Remedied-violation act and recovered errors. In many cases, performance of an act which deviates from the norm beyond the tolerance limits can still be corrected. Remedied violation is produced by a remediable deviation followed by a remedial act performed by the actor. Remedial act ought to  prevent technical failure and/or to countermand a negative social sanction. There are norms for remedial acts appropriate for each situation of remediable violation. For example, one English For Foreigners course explains: "If you are ten minutes late for a meeting, you should say 'I am sorry I am late'. If you are fifteen minutes late, you should say 'I am very sorry I am late'." Remedied-violation performance usually is not considered as an error because it does not have negative consequences. Kantowits and Sorkin (1983) call such performance recovered errors. They suggest that recovered errors should be addressed by designers “because they do reveal design inadequacies. Today's recovered error may be tomorrow's disaster." (Kantowitz and Sorkin, 1983; p. 32).

Violation act and errors proper. A violation is either a remediless deviation beyond the tolerance limits or a remediable deviation not followed by an appropriate remedial act. The result ought to be technical failure and/or negative social sanction. What is usually called an error can be characterized as a violation act.

Interpreting given performance, its technical results and social responses to it in terms of the structural standard model, an analyst can determine a normative status of the performance (ideal-norm, regular-norm, remedied violation, or violation) and then address it appropriately. Normative status of an act depends not only on the performance itself but also on the socio-technical context. For example, same performance can be a regular-norm one (a correct act) in “tolerant-supportive” system and a violation (an error) in “restrictive-punitive” system (Jackson, 1966).

Strategies and means for improving  human performance

The model suggests a general strategy for improving human performance: upgrading normative status of performance by stretching system’s tolerance and remedy limits, on one hand, and supporting better performance on the other. The model also suggests the appropriate technical means. Below are examples of means which are appropriate for upgrading simple operations.

 

Upgrading violations to remedied violations. The definitions of violation and remedied violation suggest main approaches to upgrading violations to remedied violations: (1) preventing a violation by warning of consequences, making it difficult or even impossible, e.g., by “forcing functions” (Norman, 1990); (2) widening remedial limits, e.g., by providing additional reversals, such as multiple-step undoes; (3) preventing a failure to perform remedial act, e.g., by highlighting negative results, informing an actor of possible remedies, prompting and/or suggesting remedial act.,.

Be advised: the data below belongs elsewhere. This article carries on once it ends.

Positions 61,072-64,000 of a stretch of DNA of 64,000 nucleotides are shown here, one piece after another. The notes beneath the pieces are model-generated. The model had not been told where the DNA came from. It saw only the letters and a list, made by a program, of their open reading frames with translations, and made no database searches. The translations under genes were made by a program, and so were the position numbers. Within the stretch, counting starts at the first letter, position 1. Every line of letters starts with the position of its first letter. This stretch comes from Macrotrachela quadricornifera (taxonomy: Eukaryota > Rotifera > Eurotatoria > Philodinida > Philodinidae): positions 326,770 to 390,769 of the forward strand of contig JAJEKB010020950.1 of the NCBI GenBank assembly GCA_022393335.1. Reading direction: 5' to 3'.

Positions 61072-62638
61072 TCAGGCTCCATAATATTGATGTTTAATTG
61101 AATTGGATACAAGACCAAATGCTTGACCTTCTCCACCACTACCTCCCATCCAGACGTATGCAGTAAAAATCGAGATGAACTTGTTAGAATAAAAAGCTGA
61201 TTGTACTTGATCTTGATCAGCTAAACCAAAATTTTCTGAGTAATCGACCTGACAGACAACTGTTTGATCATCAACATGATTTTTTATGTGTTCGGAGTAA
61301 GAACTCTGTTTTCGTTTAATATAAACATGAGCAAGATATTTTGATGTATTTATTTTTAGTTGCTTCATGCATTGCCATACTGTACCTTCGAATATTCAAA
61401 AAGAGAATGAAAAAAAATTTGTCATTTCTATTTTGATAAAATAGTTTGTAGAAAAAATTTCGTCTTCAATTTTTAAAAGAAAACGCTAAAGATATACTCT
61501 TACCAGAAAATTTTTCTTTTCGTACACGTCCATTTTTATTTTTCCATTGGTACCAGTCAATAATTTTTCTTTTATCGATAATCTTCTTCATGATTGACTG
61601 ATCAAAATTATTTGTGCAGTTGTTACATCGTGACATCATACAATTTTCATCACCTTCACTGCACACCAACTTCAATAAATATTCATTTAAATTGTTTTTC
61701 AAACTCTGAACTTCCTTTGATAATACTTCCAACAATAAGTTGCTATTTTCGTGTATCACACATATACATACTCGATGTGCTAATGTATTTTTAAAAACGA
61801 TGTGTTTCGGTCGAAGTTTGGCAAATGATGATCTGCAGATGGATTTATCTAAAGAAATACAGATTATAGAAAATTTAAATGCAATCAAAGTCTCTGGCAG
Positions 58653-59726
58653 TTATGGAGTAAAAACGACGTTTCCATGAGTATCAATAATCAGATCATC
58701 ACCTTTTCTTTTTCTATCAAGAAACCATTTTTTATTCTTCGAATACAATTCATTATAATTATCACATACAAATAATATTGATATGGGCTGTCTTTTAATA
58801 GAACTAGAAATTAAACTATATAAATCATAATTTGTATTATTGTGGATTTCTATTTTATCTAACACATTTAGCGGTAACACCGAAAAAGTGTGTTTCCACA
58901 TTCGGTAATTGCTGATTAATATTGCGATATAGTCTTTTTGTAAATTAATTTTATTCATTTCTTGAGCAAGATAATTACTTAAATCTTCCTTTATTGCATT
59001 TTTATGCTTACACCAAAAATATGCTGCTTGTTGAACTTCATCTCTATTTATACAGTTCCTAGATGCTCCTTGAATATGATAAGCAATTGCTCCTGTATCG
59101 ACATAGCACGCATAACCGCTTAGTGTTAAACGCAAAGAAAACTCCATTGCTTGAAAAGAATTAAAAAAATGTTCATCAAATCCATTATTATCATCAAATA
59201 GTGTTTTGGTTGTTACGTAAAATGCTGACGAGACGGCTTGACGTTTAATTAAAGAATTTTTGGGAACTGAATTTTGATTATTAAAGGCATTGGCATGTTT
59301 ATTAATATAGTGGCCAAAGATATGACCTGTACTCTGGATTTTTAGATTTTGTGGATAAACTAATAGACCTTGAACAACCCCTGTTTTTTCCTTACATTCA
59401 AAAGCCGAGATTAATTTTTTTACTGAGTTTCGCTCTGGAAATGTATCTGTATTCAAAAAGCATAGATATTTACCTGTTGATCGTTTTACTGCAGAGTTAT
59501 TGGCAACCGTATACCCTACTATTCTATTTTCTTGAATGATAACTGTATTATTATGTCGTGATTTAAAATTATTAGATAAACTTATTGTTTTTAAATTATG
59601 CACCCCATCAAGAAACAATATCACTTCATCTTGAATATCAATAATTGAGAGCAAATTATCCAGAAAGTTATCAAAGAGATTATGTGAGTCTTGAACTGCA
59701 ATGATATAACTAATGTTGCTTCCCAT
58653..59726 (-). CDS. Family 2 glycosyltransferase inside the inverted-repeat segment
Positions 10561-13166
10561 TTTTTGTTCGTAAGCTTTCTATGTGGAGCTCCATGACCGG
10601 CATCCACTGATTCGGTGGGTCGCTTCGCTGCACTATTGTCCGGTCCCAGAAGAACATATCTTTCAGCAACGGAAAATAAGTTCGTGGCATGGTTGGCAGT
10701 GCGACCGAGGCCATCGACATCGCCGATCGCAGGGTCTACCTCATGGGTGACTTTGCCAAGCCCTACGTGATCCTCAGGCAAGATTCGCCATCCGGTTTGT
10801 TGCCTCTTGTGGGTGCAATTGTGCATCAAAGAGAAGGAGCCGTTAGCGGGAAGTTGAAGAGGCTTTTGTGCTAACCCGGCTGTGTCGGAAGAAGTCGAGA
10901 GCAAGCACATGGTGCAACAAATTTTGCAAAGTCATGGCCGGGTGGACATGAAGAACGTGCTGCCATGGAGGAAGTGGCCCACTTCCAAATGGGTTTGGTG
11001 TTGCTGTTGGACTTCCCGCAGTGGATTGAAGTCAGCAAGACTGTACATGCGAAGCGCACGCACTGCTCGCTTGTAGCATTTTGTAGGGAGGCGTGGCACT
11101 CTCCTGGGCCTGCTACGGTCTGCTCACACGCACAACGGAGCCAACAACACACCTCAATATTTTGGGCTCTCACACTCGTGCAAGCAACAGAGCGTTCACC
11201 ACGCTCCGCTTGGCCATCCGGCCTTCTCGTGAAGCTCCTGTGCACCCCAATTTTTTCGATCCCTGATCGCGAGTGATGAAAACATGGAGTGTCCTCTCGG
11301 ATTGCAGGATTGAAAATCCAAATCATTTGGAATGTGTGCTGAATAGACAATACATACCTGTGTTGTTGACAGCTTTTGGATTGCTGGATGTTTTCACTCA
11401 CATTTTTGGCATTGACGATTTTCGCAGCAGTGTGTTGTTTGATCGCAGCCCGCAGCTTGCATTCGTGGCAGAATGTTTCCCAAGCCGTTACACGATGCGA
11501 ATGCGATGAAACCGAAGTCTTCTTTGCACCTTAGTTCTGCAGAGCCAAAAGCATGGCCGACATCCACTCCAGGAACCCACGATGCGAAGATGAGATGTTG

Upgrading remedied violations to regular?norm acts. The definitions of remedied violation and regular-norm acts suggest that upgrading a remedied violation to a regular-norm act can be achieved by automating the remedial act. The automation transforms a remedial act formerly performed by an actor into a system process offsetting the deviation. An example is a computer system automatically repairing and then performing a misspelled command, instead of just informing a user about the error and prompting to re-enter a command correctly.

Upgrading regular-norm acts to ideal-norm acts. A system designer should always look for any possibility of making specific tolerances unnecessary, thus upgrading a regular-norm act to the ideal-norm one. A classic example is using command menus to avoid misspelling of the commands.

The above strategies of continuous performance upgrading are especially well suited for evolutionary iterative design or prototyping. Changes in design of a system may affect  tolerance and remedy limits.  Therefore, special care should be made to prevent  degradation of normative status of performance. The means are essentially the same. The strategy is reviewing every change of the design for possible negative side-effects on normative status of main operations and, if any, providing for upgrading them at least to the previous level.

CONCLUSION

This paper has re-defined human errors as deviations from technical and social norms of acting according to the structural standard model of human act. The model distinguishes four normative statuses of act’s performance: an ideal (correct act), regular act (potential error), remedied violation (recovered error), and violation (error proper). The paper has illustrated how the strategies for error management can be deduced from the model and can be used in the process of iterative design and prototyping. The model also suggests the typology for technical means of error handling. The concepts of tolerance and remedy limits, tolerance absorbing and offsetting, and remedial acts are especially relevant to the modern workplace with its "fuzzy" task definitions. Actors should be allowed to select performance strategies via trial-and-error exploration of the system's functionality and limits (Rasmussen, 1990). Modern systems should be tolerant-supportive with extended tolerance limits and corresponding extended tolerance absorbing capacities and offsetting devices; with extended remedy limits and corresponding variety of possible remedial acts.

REFERENCES